SQL No. 15 : Whether the order of the learned Tribunal, in the facts and circumstances of the case, is perverse with respect to restoring the matter of estimation of profit to the Assessing Officer, when the order of the Commissioner of Income-tax (Appeals) itself was based on the rate of profit estimated by the Revenue in identical cases ?

Finding

56. Since the Tribunal has restored the matter to the Assessing Officer with a direction to re-compute profit on the basis of profit shown in other similar cases the same does not give rise to any substantial question of law.

SQL No. 16 : Whether the order of the learned Appellate Tribunal, in the facts and circumstances of the case, is perverse with respect to confirming the disallowance of interest expenses, which are also assessed to tax in the hands of the recipient firm and without disputing the genuineness of the firm and all related transactions in the firm’s case ?

Finding

57. The Tribunal, on the basis of material available on record, has arrived at a conclusion that the firm M/s. Supreme Traders is only an instrument to finance the money of Shri Trilok Singh Dhillon and his concerns etc., and the assessees were made partner for obvious reasons. The claim of interest of Rs. 2,88,000 has been disallowed with a finding that the entire funds are those of Shri Trilok Singh Dhillon and the assessees are benamidars of Trilok Singh Dhillon. We have already considered the above finding while considering other issues and confirmed the finding of the Tribunal that the firm is only an instrument to finance the money of Trilok Singh Dhillon and the assessees were made partners to circumvent the new liquor policy of the State Government. Accordingly, this issue is also decided against the assessees and in favour of the Revenue.

SQL No. 17 : Whether the order of the learned Tribunal, in the facts and circumstances of the case, is perverse with respect to rejecting the income from excise consultancy activity, particularly when the income was offered in returns regularly filed by the appellant before occurring of the search and accepted by the Assessing Officer under regular provisions ?

Finding

58. This aspect has already been dealt with by the Tribunal while dealing with the cross-objection of the assessee with respect to validity of the notice under section 153C of the Act and subsequent assessment. We are in agreement with the reasonings assigned by the Tribunal on this issue.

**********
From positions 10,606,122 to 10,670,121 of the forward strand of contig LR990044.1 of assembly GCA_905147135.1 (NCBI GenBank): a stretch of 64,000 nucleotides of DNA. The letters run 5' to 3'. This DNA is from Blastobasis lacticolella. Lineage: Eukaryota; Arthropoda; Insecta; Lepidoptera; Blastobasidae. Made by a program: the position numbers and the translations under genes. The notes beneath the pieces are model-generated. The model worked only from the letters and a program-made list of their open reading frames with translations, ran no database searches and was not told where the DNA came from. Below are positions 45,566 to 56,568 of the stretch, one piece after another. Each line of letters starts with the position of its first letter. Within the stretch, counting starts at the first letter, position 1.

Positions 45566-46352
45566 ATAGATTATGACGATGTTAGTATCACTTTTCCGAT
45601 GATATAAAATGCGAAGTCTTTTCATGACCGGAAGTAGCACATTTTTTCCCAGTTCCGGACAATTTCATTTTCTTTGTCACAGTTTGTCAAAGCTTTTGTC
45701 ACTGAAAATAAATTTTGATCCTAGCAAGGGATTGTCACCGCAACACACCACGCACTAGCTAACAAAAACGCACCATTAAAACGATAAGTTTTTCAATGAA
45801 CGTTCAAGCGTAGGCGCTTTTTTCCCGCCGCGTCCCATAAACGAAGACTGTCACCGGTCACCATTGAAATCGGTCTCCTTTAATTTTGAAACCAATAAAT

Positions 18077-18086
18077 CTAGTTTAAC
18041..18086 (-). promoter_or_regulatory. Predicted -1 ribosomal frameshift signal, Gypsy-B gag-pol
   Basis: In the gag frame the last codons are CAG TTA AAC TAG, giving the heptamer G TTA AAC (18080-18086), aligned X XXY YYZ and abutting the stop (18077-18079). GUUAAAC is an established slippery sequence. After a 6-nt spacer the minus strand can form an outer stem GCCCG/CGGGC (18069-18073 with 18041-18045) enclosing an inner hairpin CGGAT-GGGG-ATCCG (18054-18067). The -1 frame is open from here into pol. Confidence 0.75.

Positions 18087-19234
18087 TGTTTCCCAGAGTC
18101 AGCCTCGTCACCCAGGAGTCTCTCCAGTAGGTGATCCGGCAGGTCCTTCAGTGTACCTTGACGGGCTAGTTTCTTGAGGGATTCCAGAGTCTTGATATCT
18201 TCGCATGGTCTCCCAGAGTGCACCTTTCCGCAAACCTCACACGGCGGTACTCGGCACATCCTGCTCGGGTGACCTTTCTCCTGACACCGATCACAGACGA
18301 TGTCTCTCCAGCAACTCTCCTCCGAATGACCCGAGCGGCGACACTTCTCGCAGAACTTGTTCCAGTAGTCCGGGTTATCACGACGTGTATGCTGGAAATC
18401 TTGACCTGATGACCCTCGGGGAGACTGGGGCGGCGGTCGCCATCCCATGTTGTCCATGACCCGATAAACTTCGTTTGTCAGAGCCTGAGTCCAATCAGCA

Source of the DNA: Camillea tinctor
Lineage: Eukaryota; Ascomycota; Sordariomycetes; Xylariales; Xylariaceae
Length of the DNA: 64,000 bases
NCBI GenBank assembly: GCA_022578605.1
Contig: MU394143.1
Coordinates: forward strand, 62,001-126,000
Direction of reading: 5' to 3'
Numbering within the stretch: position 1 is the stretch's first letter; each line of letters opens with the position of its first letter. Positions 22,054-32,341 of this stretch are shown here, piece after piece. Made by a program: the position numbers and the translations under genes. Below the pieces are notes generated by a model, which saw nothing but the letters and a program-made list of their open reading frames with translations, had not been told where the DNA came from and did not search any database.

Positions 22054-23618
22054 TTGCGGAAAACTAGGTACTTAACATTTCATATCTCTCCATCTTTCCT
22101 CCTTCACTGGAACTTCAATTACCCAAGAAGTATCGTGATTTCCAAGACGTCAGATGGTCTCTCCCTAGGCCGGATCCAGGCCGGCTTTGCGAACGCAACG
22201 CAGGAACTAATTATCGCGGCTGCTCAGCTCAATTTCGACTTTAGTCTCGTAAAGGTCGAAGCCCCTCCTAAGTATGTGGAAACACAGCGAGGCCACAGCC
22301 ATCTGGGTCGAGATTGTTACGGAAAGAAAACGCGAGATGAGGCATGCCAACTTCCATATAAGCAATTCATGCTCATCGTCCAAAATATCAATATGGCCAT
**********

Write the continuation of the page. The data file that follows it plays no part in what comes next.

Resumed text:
SQL No. 18 : Whether the order of the Appellate Tribunal was perverse with respect to restoring the issue raised in the appeal memo without considering the fact that no such addition was made by the Assessing Officer in the assessment order ?

SQL No. 19 : Whether the order of the learned Appellate Tribunal, in the facts and circumstances of the case, is perverse with respect to restoring the matter of unexplained investment to the Assessing Officer when the same was already decided by the Commissioner of Income-tax (Appeals) in the appellant’s favour ?

59. Learned counsel for the appellants do not want to press these issues, hence the same need no consideration.

SQL No. 20 : Whether the learned Tribunal was legally correct in confirming the addition made by the Assessing Officer without enquiry and without any basis ?

Finding

60. The addition has been made on the basis of estimation by the Assessing Officer and the same has been subsequently confirmed by the Tribunal. The assessee has not been able to establish that the estimate so made is not borne out of and is contrary to the material available on record and as such, perverse. Therefore, in our considered opinion, it is a pure and simple question of fact, which has been decided against the assessee and in favour of the Revenue by the Tribunal, which is the final court of fact.

SQL No. 21 : Whether the order of the Tribunal, in the facts and circumstances of the case, is perverse with respect to recording of satisfaction for initiating proceedings under section 153C of the Act, particularly when the seized bills were found verifiable from the records maintained by the appellant ?

Finding

61. The notices have been issued under section 153C to the appellant after the Assessing Officer has recorded satisfaction that the assessee was running the restaurant as benamidar of Trilok Singh Dhillon and after due enquiry, the addition has been made. However, the Tribunal has restored the matter to the Assessing Officer with a direction that in case, the assessee is running restaurant as benamidar of Trilok Singh Dhillon, then the same has to be assessed at the hands of Trilok Singh Dhillon. There is a specific direction to the Assessing Officer to decide the same as per facts and law after providing opportunity of hearing to the assessee. In our considered view, the above issue is to be ultimately decided by the Assessing Officer afresh after affording opportunity to the assessee and therefore, no interference is called for on this issue by this court as no substantial question of law arises for adjudication.

62. On the basis of the aforesaid discussions, we decide the issues proposed by the appellants/assessees in favour of the Revenue and against the appellants/assessees in this batch of appeals and accordingly, dismiss the appeals with no order as to costs.

[Citation : 332 ITR 185]

Leave a Reply

Your email address will not be published. Required fields are marked *

Malcare WordPress Security